The groups within PHSKLU are also diverse in age range. Older members gather facts and figures, while younger members devise creative campaigns. MISI Solidariti created an interactive campaign called “Postcards From Tomorrow”, which encouraged people to send digital and physical postcards voicing opposition to the degazettement to the Selangor chief minister.
Back in Shah Alam, the SACF Society has taken note of these tactics. “In the KLNFR, we saw community groups of various interests—not just environment—supporting the cause,” Teoh says. “I believe it’s because climate change concerns have made more people aware of the urgent need to protect our remaining forests to mitigate the impacts of global temperature rise.”
The mainstreaming of the climate crisis in Malaysia is a factor the PHSKLU coalition also recognise as a factor in their success. “A lot more people care about environmental issues,” says Nicole Fong, a 26-year-old campaigner with Klima Action Malaysia, a youth-led climate justice group. “It’s become normal to bring it up and to talk about it with your friends or community or network.”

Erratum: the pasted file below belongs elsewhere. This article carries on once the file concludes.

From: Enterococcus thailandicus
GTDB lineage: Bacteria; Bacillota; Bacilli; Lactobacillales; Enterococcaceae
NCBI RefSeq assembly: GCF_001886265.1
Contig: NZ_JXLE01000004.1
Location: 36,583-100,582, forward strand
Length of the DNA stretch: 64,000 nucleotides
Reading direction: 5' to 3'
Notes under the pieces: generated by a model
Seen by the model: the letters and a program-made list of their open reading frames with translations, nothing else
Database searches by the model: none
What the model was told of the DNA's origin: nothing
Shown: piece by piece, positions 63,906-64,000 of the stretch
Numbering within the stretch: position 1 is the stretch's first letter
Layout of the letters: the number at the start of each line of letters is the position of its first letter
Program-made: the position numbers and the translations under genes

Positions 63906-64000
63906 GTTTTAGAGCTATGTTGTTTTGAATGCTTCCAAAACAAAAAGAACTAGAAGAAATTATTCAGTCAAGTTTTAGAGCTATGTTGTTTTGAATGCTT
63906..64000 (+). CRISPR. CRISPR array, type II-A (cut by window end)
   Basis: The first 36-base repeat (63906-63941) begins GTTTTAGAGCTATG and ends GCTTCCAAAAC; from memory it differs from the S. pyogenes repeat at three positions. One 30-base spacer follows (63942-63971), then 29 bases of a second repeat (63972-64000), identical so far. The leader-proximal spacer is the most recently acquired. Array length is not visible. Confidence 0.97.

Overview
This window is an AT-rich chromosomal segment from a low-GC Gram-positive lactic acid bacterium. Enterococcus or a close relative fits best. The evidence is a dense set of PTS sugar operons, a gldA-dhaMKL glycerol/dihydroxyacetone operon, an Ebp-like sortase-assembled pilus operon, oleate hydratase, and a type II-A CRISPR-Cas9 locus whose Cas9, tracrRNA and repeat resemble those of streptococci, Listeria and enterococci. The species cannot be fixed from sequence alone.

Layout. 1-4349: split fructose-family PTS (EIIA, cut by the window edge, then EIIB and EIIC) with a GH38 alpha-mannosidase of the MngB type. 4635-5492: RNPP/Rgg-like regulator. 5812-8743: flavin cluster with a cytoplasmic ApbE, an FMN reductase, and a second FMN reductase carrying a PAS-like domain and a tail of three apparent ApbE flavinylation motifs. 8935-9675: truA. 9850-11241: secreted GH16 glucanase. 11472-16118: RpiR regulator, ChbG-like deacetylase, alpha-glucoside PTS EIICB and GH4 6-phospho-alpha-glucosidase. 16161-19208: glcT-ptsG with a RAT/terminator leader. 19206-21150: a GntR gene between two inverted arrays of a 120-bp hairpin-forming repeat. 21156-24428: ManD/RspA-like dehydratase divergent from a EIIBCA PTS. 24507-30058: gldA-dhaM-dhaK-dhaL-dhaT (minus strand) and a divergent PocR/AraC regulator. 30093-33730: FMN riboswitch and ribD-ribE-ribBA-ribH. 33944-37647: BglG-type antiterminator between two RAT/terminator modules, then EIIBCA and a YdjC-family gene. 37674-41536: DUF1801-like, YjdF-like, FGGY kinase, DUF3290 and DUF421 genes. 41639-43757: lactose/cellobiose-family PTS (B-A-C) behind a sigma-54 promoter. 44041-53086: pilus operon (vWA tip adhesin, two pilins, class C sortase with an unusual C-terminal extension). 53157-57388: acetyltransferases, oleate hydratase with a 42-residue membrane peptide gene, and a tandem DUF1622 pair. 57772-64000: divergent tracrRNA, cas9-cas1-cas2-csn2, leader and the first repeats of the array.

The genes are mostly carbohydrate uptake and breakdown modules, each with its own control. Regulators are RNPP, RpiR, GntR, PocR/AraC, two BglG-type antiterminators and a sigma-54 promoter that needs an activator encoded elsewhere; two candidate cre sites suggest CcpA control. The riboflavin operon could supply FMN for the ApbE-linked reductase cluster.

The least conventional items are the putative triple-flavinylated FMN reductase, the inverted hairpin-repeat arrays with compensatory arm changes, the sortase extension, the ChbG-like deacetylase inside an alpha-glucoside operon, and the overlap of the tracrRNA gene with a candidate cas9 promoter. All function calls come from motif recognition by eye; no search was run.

The growing popularity of environmental issues was evident in the immediate backlash generated by news of KLNFR’s first proposal for degazettement in February 2020. That month, the Coalition for the Protection of Selangor’s Forests gathered 14,422 individual objection letters and 29,080 signatures through an online petition in just 20 days. Public sentiment remained in favour of saving the forest, with over 100,000 people signing a Change.org petition to scrap the development plan. Tan, the producer and activist, says supporters of the campaign sent about a thousand emails to Selangor state lawmakers demanding to know if they supported or rejected the degazettement.
The following November, several state assembly members pledged their support for the campaign, after which the state legislature voted unanimously to preserve the forest.
This massive support gives Teoh hope that the Shah Alam Community Forest can be defended: “We have learned [from KLFNR] that when the public rallies together in a concerted effort to protect a forest, it can be saved.”
Produced as a part of the SEAFORE ASEAN Masterclass project, with support from IWPR